Mechanical clocks history
A Japanese clock (和時計, wadokei) is a mechanical clock that has been made to tell traditional Japanese time. Mechanical clocks were introduced into Japan by Jesuit missionaries or Dutch merchants in the 16th century. These clocks were of the lantern clock design, typically made of brass or iron, and used the relatively primitive verge and foliot escapement. Tokugawa Ieyasu owned a lantern clock of European manufacture.
Neither the pendulum nor the balance spring were in use among European clocks of the period, and as such they were not included among the technologies available to the Japanese clockmakers at the start of the isolationist period in Japanese history, which began in 1641. The isolationist period meant that Japanese clockmakers would have to find their own way without significant further inputs from Western developments in clockmaking. Nevertheless, the Japanese clockmakers showed considerable ingenuity in adapting the European mechanical clock technology to the needs of traditional Japanese timekeeping.
Clocks have existed in Japan since the mid-7th century in the form of water clocks.Nihon Shoki states that Emperor Tenchi made a water clock, or rokoku, in 660 and 671 A.D. These clocks were used for another 800 years until the arrival of Christianity in Japan in the 16th century.
Christian missionaries were among the first to introduce Japan to Western-styled clocks. Francis Xavier, a Spanish Society of Jesus saint and missionary, gave Ouchi Yoshitaka, a daimyo of Sengoku, a mechanical clock in 1551 A.D. Other missionaries and embassies soon followed, with a mechanized clock being given to Oda Nobunaga in 1569 and Toyotomi Hideyoshi in 1571 by Papal envoys, and two clocks given to Tokugawa Ieyasu, one in 1606 by a missionary and one in 1611 by a Portuguese envoy. The oldest surviving Western clock in Japan dates back to 1612; it was given to Shogun Ieyasu by the viceroy of Mexico (then New Spain).Hisashige Tanaka's Man-nen dokei. Completed in 1851.
Near the turn of the 17th century, the first Western-styled, mechanical clocks were produced by Japanese natives. Tsuda Sukezaemon is reported to have made a mechanical clock in 1598 after he had examined and repaired many imported clocks on his own. Japanese clock making was facilitated in the 17th century by missionaries living in Japan. Christian missionaries were the first to instruct the Japanese on clock making on Amakusa Island around the turn of the 17th century.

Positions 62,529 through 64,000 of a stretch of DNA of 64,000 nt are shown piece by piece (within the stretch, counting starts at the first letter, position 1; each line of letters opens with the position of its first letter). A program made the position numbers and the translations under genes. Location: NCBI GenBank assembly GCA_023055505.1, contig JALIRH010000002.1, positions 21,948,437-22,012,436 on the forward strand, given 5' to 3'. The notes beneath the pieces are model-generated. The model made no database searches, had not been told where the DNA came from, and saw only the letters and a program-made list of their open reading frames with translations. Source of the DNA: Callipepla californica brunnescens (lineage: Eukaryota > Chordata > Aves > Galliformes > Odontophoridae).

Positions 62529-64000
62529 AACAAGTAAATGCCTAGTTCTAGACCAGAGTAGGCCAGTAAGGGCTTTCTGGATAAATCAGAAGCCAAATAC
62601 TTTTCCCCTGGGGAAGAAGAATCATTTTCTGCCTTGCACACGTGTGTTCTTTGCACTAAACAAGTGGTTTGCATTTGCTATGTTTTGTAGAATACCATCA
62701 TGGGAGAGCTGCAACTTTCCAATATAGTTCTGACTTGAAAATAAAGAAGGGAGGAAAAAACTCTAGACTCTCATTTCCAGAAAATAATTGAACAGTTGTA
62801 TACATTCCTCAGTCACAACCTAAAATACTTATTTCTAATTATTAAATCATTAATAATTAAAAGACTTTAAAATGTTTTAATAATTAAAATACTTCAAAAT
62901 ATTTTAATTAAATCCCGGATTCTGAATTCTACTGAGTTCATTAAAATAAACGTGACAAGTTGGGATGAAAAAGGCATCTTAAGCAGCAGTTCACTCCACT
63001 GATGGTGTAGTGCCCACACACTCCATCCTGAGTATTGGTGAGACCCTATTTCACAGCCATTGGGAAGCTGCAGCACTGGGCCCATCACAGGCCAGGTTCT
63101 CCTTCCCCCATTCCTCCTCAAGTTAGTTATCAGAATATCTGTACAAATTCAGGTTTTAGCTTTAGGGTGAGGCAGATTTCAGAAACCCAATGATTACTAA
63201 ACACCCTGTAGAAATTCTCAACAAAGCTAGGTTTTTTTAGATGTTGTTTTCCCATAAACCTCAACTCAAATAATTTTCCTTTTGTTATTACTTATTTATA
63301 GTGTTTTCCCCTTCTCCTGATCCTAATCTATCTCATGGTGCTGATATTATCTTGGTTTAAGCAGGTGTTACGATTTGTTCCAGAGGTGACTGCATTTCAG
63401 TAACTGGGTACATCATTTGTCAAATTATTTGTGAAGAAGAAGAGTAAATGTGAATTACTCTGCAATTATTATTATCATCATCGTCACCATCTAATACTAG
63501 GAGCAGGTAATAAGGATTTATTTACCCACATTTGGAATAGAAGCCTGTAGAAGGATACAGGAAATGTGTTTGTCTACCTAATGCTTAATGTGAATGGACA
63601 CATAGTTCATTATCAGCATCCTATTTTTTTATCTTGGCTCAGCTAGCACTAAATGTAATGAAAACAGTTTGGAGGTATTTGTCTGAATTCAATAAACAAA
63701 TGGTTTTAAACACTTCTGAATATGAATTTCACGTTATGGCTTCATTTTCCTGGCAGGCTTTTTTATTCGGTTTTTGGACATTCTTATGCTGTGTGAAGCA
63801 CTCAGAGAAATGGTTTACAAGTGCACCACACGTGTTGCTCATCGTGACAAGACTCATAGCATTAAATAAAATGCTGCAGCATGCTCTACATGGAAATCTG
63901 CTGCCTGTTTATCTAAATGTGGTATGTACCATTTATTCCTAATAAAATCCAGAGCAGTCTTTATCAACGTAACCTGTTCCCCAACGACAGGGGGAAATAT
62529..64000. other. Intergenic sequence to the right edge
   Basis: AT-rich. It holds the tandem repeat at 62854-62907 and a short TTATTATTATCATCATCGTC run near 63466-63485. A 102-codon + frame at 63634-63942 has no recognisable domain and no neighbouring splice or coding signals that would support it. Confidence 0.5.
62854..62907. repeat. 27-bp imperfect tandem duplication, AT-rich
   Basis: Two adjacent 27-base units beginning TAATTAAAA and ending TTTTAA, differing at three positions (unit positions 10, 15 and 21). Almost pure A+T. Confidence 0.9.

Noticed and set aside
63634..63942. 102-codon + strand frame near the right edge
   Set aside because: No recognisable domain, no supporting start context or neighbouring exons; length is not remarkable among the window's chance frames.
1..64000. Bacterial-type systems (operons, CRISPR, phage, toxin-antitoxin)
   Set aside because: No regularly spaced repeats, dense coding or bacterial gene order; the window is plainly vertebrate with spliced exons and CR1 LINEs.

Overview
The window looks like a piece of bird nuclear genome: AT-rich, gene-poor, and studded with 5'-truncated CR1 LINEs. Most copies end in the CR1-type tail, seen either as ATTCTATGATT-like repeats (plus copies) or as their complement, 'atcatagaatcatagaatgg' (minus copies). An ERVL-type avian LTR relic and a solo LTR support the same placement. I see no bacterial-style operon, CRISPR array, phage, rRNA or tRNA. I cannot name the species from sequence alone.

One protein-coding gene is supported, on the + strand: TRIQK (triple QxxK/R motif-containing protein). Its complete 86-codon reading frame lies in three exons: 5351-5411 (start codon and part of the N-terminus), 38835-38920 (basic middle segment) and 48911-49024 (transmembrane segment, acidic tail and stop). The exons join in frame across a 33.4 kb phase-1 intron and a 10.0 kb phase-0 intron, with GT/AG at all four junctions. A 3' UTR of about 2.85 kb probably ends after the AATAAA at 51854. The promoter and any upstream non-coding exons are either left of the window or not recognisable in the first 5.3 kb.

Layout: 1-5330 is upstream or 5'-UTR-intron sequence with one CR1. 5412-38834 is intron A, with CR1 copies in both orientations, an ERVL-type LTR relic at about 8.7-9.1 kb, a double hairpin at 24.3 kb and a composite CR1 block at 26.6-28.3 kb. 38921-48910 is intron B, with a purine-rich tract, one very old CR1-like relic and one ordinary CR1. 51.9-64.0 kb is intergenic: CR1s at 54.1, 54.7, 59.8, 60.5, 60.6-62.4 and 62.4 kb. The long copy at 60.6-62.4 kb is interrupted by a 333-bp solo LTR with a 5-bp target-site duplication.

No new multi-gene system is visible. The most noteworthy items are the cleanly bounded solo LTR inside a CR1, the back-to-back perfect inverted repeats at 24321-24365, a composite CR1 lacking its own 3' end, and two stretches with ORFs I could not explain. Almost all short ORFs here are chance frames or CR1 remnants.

The Edo period (1603-1868) saw the adaptation of Western techniques to form a unique method of clock making in Japan. A double escapement was designed by Japanese clock makers in order to develop a clock that followed the uneven, traditional Japanese time schedule. These clocks, called wadokei, were built with different methods in order to follow the temporal hour system. The foliots of the clocks have several divisions allowing the user to set a relatively accurate rate. Foliot-controlled clocks, despite being widely replaced in Europe by circular-balanced clocks, were utilized in Japan due to their adaptability to the temporal hour system. Constant weight and dial adjustments led Japanese clock makers to develop the Nicho-temp tokei around 1780. The weights in the Nicho-temp tokei were automatically set for the correct time of day or night with the use of two balances, called temp.
A key component of the development of Japanese clocks was the publication of Hosokawa Hanzo's "Karakuri Zui" in 1796, in which he explains production methods of clocks in the first volume, and karakuri ningyou in the second and third volumes. The volume on clockmaking contained highly detailed instructions for the production of a weight-driven, striking clock with a verge escapement controlled by a foliot. Relatively high literacy rates and an enthusiastic, book-lending society contributed greatly to the work's widespread readership.
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